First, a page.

Monday, December 31, 2012


From Under Milk Wood, by Dylan Thomas. This is one of Mr Edwards' lines.

I am a draper mad with love. I love you more than all the flannelette and calico, candlewick, dimity, crash and merino, tussore, cretonne, crépon, muslin, poplin, ticking and twill in the whole Cloth Hall of the world. I have come to take you away to my Emporium on the hill, where the change hums on wires. Throw away your little bedsocks and your Welsh wool knitted jacket, I will warm the sheets like an electric toaster, I will lie by your side like the Sunday roast.

Does anyone -- man, woman, vegetable, or Other -- profess their love so ardently any more?

The OED's etymology tells: "In 15–16th cent. demytdimite, < Italian dimito ‘a kind of coarse cotton or flanell’ (Florio 1598), ‘a kind of course linzie-wolzie’ (Florio 1611) = medieval Latin dimitum (12th cent. in Du Cange), < Greek δίμιτος of double thread, n. dimity, < δι-δίς twice + μίτος thread of the warp. It is not certain how the final -y arose: could it represent Italian plural dimiti? Compare the plural in Du Cange's quot.: ‘amita, dimitaque, et trimita’, explained to mean fabrics woven with one, two, or three threads respectively. The relation to these of the Persian word dimyāṭī, explained as ‘a kind of cotton cloth, dimity’, which has the form of a derivative of Dimyāṭ, Damietta, is not clear."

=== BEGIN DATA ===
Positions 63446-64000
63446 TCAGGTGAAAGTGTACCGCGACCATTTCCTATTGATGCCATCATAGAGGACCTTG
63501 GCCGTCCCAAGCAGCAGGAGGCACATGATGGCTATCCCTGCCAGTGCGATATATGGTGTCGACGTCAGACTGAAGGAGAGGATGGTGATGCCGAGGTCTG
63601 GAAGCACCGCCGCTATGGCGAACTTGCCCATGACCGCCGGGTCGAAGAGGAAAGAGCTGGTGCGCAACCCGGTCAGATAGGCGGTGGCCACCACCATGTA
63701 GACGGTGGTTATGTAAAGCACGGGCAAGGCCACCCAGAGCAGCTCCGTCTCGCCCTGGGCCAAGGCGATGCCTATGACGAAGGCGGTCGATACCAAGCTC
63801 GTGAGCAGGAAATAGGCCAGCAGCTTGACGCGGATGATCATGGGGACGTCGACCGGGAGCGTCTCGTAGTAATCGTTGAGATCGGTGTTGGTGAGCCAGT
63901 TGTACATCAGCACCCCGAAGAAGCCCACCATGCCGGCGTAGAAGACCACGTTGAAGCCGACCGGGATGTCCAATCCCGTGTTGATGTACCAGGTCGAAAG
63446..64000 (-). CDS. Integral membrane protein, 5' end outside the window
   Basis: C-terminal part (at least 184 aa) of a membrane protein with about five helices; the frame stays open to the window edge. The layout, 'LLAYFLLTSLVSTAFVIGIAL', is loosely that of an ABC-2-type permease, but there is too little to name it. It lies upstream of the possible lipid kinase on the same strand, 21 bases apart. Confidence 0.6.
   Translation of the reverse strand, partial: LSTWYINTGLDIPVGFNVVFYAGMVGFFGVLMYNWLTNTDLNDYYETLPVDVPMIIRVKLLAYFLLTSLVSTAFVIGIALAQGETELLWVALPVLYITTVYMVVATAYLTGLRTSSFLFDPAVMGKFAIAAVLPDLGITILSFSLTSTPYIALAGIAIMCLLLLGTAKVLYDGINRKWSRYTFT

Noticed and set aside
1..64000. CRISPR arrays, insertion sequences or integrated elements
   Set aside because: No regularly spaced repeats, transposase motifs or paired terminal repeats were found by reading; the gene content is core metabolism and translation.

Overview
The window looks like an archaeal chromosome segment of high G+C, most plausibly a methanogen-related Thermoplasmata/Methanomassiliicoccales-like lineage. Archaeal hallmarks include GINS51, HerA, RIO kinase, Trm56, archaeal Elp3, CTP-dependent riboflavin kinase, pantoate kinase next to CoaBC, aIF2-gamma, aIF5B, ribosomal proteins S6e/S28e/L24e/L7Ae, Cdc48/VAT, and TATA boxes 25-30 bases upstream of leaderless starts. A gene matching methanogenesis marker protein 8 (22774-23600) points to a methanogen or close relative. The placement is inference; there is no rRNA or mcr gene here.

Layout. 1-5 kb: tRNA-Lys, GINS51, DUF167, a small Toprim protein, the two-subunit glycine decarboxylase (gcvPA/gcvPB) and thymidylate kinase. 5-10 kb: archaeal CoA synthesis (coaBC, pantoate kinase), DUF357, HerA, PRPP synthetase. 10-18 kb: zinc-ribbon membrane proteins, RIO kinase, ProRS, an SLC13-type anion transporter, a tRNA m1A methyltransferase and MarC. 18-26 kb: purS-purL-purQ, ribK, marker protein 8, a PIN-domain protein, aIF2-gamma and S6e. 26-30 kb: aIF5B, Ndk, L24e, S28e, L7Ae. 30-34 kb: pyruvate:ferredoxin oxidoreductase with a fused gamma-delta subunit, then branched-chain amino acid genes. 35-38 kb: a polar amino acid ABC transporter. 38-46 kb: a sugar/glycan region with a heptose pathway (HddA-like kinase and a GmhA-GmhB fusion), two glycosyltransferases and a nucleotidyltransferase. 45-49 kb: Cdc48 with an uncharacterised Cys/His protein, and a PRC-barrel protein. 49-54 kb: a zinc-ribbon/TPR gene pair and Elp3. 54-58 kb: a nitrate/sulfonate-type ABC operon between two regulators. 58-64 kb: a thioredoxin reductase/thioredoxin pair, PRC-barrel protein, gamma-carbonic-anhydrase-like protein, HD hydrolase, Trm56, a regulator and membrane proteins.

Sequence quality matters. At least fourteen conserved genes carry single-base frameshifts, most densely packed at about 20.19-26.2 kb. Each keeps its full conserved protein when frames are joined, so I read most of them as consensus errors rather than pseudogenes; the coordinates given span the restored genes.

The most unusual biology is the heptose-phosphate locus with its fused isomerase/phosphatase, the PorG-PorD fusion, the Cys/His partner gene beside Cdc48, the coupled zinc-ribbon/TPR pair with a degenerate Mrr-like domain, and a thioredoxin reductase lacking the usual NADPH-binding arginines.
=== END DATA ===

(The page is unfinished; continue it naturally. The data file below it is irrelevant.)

Mr. Thomas was right to include dimity in Mr Edwards' list, seeing as it is a double thread.

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